For The First Time, Indiana Court Tackles MERS: Part I, Senior Mortgagee Time Barred
Domesticating An Out-Of-State Judgment In Indiana

Indiana’s Take On MERS, Part II: The “Straw Man”

This follows up last week’s post regarding CitiMortgage.  In an effort to defeat ReCasa’s Ind. Code § 32-29-8-3 argument, Citi contended that an analysis of Section 3 was not necessary for the reason that the mortgagee of record was MERS.  Citi claimed that MERS, not Irwin, should’ve been given notice of ReCasa’s foreclosure suit.  See, I.C. § 32-29-8-1.  The Court didn’t bite.

Notice language.  Remember that MERS/Citi claimed that they did not receive proper notice of the foreclosure suit.  But, their own mortgage had the following language with respect to notice:

Any notice to Lender shall be given by first class mail to Lender’s address stated herein or any address Lender designates by notice to Borrower.  Any notice provided for in this Security Instrument shall be deemed to have been given to Borrower or Lender when given as provided in this paragraph.

The mortgage defined the lender as Irwin and provided Irwin’s address.  The mortgage also provided that Barabas owed Lender (thus Irwin, not MERS) money. 

Mortgage language.  The mortgage stated that MERS served “solely as nominee” for Irwin.  It appears that much of the confusion in the litigation arose out of the ambiguities in the mortgage.  Read the language for yourself:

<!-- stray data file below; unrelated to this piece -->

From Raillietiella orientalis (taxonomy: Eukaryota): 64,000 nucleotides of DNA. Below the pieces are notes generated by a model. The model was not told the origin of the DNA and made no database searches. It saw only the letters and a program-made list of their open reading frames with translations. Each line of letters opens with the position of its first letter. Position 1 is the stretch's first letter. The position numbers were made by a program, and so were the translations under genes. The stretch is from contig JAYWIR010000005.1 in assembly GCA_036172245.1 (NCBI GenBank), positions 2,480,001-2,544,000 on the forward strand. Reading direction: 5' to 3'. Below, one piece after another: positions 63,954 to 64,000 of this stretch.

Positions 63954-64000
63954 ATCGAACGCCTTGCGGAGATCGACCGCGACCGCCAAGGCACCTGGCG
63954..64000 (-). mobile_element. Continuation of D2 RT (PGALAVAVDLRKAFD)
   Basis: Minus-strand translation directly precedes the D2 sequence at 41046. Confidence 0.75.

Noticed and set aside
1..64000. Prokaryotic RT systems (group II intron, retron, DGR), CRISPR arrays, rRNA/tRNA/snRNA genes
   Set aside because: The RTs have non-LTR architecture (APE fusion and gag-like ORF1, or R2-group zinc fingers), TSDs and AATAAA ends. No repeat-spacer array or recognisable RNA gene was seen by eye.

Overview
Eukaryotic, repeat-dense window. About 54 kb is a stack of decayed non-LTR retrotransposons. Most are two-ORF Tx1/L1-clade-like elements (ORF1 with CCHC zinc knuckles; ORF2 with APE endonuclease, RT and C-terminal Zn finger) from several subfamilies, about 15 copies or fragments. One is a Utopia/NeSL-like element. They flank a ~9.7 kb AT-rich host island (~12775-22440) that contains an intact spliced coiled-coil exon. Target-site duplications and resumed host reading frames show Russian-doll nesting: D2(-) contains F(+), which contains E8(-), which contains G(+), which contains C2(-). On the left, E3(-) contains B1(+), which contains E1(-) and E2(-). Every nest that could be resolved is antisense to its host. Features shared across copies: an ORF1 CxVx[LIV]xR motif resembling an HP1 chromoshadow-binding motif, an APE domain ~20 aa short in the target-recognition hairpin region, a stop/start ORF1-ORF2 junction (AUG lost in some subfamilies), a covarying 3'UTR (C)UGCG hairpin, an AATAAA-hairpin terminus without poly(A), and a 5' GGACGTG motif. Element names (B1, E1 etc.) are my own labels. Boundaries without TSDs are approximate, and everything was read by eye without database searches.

This Security Instrument is given to Mortgage Electronic Registration Systems, Inc. (“MERS”), (solely as nominee for Lender, as hereinafter defined, and Lender’s successors and assigns), as mortgagee. 

Irwin the mortgagee.  To determine whether MERS or Irwin was the mortgagee, the Court focused heavily on a 2009 decision by the Kansas Supreme Court Landmark v. Kesler, 216 P.3d 158 (Kan. 2009).  “The Kansas Supreme Court found that in this case, MERS was little more than a ‘straw man’ for [the lender].”  For more in-depth analysis, read CitiMortgage.  The Indiana Court of Appeals affirmed the trial court’s ruling, which declined to set aside ReCasa’s default judgment that placed ReCasa’s mortgage in first position.  The Court held:

When Irwin Mortgage filed a petition and disclaimed its interest in the foreclosure, MERS as mere nominee and holder of nothing more than bare legal title to the mortgage, did not have an enforceable right under the mortgage separate from the interest held by Irwin Mortgage.

Who to sue?  As a litigator, the role of MERS has always struck me as odd.  In practice, MERS may be a nice vehicle for commerce involving mortgage loans.  But, once the loans go into default and the mortgages must be judicially enforced, problems with interpreting the documents’ language have bubbled to the surface.  If, in the future, you or your foreclosure counsel struggle with whether to name MERS as a defendant, perhaps to be safe you should name both the identified lender and MERS, even though the CitiMortgage opinion suggests that MERS need not be named.  (CitiMortgage also demonstrates the need for a title commitment and an owner’s policy.  The commitment should help lenders decide whether to name MERS.) 

I understand Citi has filed a petition to transfer the case to the Indiana Supreme Court, so our State may not be done with creating law about MERS (transfer granted 4-10-12).  For more insight into how MERS views some of these issues, please see these links to its website:

• MERS as original mortgagee
• MERS foreclosures/bankruptcy
• Judicial decisions
• Case law outlines

NOTE:  On 10-4-12, the Indiana Supreme Court reversed the trial court.